On December 10, 1969, he was vice-president of Brosio & Son and was working on the scaffold with Svenson on that date. The scaffold was about 20 to 25 feet high, contained four or five levels, and was placed along the south side of the building. The brick was stacked to about 15 feet. He did not recall whether the scaffold was braced or tied to the building, but stated that there was no need to secure it to the building. The custom in the construction industry was to brace the scaffold where "you are going extremely high" and where the ground was not solid. The scaffold was tied to other scaffolding which ran around the house and was also given vertical support by planking which connected it to the other scaffolding. The scaffold was built upon planking which had been placed over frozen backfill. As he, Svenson and Ray Brosio were working on the scaffold "the ground gave away" and "it tipped." The scaffold did not fall over. When the scaffold tipped 10 or 12 bricks fell. He testified that if the backfill appeared to be getting soft as the weather warmed up, "we'd stop and fix it." The inspectors from Miller would inspect his company's work anywhere from one to six times a day.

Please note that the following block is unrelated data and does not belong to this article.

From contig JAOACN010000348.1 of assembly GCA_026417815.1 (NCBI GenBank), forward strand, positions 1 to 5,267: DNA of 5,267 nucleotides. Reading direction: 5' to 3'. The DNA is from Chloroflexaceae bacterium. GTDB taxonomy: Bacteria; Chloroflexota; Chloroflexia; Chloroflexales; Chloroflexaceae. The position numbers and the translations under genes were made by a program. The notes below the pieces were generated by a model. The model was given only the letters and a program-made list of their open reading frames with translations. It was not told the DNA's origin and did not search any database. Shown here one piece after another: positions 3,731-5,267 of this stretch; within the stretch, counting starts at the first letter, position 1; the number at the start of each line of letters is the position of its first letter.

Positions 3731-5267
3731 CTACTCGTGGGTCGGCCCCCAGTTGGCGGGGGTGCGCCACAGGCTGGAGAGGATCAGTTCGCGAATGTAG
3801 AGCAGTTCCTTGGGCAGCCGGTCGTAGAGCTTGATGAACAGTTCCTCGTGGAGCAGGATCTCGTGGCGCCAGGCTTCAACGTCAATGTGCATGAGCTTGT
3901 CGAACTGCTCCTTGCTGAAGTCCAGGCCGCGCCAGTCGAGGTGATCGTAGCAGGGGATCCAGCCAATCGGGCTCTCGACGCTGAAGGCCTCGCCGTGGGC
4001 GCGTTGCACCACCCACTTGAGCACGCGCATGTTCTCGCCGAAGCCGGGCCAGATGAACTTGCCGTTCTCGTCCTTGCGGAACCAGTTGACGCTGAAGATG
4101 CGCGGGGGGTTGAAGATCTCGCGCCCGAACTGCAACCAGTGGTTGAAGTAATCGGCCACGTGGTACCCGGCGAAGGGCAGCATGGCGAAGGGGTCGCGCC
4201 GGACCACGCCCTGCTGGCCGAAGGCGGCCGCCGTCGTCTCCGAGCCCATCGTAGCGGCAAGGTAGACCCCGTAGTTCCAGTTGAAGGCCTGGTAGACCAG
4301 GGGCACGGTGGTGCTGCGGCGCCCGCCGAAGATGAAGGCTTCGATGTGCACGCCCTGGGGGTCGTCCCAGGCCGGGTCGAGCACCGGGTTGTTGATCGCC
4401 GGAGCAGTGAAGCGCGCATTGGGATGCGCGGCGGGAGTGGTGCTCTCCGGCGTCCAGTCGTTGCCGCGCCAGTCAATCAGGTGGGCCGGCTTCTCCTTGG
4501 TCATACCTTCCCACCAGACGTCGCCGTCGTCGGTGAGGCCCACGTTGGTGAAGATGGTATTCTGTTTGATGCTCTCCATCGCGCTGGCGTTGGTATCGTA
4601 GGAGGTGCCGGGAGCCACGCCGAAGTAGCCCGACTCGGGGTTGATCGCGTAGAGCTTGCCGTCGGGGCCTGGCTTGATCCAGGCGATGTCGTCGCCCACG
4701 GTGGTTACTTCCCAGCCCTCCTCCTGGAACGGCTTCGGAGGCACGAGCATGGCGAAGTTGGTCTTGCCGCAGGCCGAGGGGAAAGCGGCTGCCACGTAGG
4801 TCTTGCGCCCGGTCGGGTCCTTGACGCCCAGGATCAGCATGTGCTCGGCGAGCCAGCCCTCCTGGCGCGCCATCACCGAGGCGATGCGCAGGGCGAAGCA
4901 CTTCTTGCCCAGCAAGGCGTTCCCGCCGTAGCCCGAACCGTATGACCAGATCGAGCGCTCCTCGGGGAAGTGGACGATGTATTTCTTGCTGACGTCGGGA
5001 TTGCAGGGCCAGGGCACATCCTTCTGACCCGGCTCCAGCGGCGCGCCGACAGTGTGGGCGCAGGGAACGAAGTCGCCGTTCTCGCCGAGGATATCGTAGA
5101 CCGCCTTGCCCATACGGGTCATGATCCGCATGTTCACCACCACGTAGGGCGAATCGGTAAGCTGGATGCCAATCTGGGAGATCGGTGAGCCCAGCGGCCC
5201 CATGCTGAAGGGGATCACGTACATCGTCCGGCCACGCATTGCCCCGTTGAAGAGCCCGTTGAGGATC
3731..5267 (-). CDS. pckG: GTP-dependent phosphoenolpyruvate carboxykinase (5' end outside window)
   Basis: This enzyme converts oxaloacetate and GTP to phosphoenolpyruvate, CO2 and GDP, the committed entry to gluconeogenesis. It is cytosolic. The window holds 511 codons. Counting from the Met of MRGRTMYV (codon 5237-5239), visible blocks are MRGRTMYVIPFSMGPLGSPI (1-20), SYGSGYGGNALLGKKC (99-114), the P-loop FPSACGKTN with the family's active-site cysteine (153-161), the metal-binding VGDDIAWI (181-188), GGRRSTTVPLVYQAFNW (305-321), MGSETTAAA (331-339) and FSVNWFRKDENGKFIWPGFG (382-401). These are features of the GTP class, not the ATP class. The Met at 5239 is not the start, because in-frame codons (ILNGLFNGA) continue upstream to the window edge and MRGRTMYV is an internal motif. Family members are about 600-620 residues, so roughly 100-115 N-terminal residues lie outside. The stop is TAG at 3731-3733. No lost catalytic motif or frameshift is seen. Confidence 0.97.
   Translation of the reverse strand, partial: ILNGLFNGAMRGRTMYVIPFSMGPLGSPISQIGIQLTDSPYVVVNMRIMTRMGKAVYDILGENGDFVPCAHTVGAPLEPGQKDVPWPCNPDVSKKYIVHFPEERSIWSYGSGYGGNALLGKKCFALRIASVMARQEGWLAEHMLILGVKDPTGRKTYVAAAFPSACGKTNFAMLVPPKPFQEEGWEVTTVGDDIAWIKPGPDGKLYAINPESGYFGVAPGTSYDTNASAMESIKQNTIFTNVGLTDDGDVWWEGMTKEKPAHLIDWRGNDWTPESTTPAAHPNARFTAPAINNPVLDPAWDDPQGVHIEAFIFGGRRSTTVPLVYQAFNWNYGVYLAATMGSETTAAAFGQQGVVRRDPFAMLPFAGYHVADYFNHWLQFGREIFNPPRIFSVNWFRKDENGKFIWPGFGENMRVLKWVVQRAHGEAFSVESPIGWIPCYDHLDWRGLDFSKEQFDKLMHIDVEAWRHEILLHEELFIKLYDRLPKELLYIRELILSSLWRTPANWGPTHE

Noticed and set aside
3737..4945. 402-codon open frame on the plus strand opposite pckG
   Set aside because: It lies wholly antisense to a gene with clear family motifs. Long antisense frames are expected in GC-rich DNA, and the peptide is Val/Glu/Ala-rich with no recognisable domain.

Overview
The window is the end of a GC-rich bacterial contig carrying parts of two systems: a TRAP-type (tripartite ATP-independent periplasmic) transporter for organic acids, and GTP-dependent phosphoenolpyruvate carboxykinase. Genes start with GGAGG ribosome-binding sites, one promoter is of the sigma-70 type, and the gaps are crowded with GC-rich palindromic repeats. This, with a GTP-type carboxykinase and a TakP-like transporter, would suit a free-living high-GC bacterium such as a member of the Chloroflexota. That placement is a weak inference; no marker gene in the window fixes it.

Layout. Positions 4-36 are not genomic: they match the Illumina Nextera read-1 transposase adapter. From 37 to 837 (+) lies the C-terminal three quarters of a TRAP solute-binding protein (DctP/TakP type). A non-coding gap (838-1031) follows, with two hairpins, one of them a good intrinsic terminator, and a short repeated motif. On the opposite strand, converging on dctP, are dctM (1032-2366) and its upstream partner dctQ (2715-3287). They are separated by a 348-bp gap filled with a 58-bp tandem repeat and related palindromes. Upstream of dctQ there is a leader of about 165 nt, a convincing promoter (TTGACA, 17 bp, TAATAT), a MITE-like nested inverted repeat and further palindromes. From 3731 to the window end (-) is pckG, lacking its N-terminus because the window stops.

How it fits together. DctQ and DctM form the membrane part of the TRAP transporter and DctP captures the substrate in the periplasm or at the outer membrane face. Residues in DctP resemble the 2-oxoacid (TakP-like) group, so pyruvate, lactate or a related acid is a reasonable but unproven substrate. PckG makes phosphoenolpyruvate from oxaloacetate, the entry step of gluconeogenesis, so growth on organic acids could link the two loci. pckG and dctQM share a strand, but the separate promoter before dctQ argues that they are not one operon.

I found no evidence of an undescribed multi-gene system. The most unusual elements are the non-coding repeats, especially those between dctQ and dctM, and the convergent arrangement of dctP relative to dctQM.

On cross-examination he stated that the scaffold was level and in good shape when they began work. The scaffold was owned, constructed and used exclusively by Brosio & Son. If the backfill appeared inadequate, Brosio & Son would level it before erecting the scaffold. He admitted that the inspectors from Miller did not give him directions.